Join us at the Hilltop Project for a quick overview of how to install, brace, and pour BuildDeck ICF decking.
Welcome back to the Hilltop Project. In this installment, the family has placed their BuildDeck forms, and are now ready to pour the BuildDeck floor system. BuildDeck is a stay in place form to create an insulated concrete floor, or pitched roof. This project has more than 3,500 square feet of BuildDeck, and most of it will be poured today. Let’s review the process for building with BuildDeck. The family created temporary shoring to support the BuildDeck forms, put in place steel beams, and steel stud walls to carry the load for their specific design. BuildDeck engineering requires shoring to be placed every six feet. Though BuildDeck can clear spans up to 40 feet, the shorter the span makes it easier to design and build. Most BuildDeck spans are kept under 20 feet. This project has large open areas in the basement that required steel beams and steel stud walls. Shorter spans require less materials and are more cost-effective. Once the shoring was in place, the forms were assembled on the ground in 10-foot sections, and a steel c-channel track was added to create mechanical attachments for drywall.
The beam steel was laid in place and tied into the walls with 90-degree pre-bent corners. The rebar grid was created on top of the forms using rebar chairs to maintain the correct steel placement in the floor. And, the tubing for the hydronic radiant heat floor system installed and secured. Penetrations were made and sleeves installed where needed. All penetrations were sealed with tape to prevent concrete from sealing them. The day before they also completed a pre-pour checklist double-checking that all rebar has been placed correctly and that all shoring and penetrations were in place.
The team also reviewed the plan for the pour. The pour day begins early, with the arrival of the concrete crew and prep of the concrete pump. On the day of the pour, a quick walkthrough was completed. And, now that concrete is on-site, they’re ready to begin. When pouring BuildDeck, begin by filling the beams first, working in a given section then returning to pour the cap shortly after. The concrete will begin to slake, providing strength and reducing the pressure on the forms. Make sure the concrete inside the beams is vibrated and consolidated to remove any entrained air. Fill the cap to the finished height and screed smooth as you would a traditional slab. Continue this process until the floor is finished, working in manageable sections.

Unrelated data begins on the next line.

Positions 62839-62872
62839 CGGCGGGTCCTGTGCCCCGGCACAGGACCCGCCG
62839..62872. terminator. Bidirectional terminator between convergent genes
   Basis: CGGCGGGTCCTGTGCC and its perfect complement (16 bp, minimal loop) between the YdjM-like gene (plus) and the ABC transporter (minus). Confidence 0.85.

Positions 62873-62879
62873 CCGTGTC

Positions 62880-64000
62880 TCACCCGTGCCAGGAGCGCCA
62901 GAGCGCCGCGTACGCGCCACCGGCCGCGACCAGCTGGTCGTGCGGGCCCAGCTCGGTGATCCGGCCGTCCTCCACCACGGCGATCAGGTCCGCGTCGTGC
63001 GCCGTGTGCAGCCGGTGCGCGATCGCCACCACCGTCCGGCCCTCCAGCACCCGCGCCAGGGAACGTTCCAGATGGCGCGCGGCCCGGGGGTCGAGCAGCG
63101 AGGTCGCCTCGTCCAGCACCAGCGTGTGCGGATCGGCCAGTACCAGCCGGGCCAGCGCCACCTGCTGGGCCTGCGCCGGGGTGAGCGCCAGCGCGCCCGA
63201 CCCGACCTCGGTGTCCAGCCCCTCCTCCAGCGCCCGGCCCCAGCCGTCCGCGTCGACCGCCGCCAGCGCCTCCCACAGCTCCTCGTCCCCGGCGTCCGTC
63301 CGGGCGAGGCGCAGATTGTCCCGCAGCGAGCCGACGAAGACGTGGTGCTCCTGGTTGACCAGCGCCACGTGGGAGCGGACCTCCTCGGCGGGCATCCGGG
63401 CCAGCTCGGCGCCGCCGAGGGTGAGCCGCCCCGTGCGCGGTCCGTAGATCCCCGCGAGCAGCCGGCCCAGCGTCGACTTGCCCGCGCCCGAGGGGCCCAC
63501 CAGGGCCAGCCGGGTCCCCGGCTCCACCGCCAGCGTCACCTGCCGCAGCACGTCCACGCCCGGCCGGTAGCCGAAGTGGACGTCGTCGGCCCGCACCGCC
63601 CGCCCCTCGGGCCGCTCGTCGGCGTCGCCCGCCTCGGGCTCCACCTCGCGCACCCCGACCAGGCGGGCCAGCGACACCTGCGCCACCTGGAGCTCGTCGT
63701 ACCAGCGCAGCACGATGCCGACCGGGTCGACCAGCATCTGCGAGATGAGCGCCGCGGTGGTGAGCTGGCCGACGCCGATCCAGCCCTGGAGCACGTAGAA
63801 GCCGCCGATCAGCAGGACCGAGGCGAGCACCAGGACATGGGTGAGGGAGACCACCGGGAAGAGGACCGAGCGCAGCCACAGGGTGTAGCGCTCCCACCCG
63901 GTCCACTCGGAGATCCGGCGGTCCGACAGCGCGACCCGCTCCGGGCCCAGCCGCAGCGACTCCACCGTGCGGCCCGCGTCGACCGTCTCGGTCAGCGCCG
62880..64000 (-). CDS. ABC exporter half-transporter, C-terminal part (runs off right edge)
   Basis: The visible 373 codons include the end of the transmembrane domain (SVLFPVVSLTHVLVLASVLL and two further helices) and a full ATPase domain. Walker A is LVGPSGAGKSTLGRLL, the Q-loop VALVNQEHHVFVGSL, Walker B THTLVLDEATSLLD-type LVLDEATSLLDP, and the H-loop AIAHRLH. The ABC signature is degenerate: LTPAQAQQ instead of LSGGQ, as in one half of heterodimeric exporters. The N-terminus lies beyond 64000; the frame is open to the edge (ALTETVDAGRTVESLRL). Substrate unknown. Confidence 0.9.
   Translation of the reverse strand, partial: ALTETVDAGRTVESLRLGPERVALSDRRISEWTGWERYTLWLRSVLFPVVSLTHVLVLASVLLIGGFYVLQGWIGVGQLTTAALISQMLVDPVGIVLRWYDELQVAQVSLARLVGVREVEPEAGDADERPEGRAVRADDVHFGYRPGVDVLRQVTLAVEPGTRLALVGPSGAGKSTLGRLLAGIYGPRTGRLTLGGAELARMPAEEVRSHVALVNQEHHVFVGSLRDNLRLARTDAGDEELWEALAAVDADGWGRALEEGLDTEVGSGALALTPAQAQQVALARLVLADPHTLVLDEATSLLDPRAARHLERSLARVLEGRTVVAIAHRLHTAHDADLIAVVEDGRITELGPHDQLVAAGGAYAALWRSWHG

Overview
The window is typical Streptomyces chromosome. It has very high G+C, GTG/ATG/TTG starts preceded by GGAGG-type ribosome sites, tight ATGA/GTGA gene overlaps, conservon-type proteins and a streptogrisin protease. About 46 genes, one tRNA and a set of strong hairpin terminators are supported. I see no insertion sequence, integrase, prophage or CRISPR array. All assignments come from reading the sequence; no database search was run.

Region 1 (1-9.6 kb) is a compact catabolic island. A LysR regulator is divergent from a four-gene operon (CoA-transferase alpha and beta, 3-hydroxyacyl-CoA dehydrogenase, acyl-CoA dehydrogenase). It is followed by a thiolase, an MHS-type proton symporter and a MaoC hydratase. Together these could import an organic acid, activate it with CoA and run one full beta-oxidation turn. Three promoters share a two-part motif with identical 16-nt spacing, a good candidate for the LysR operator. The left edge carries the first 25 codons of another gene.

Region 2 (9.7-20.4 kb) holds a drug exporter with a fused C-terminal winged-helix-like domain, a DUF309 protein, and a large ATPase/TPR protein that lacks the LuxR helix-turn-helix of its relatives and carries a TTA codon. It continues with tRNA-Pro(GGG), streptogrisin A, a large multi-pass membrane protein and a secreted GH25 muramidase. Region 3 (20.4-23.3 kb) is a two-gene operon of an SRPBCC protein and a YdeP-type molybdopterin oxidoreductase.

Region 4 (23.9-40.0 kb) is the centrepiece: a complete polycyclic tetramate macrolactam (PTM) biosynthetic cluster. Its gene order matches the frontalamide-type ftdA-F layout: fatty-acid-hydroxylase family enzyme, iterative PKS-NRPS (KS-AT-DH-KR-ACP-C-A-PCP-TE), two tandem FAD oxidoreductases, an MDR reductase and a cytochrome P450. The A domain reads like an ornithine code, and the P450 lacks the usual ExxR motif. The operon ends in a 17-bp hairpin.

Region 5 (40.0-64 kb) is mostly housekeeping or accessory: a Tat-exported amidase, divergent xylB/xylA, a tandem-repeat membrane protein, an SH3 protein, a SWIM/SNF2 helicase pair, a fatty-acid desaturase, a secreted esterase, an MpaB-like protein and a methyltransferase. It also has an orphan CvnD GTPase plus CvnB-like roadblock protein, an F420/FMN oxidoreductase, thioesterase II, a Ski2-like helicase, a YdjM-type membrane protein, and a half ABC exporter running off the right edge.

As the pour continues, members of the team spread, consolidate, and screed the concrete smooth when the concrete reaches the appropriate thickness. This process is repeated across the entire build deck floor area. For safety reasons, make sure that no one is underneath the BuildDeck while pouring. After the concrete sets up enough to walk on, a power trowel finishes the process. The BuildDeck shoring will remain in place for 30 days until the concrete has completely set. Though work can begin the next day on stacking the walls for the next level. If you would like to see more of the hilltop project, or more BuildBlock content, be sure to subscribe to our YouTube page and activate our notifications with the bell icon.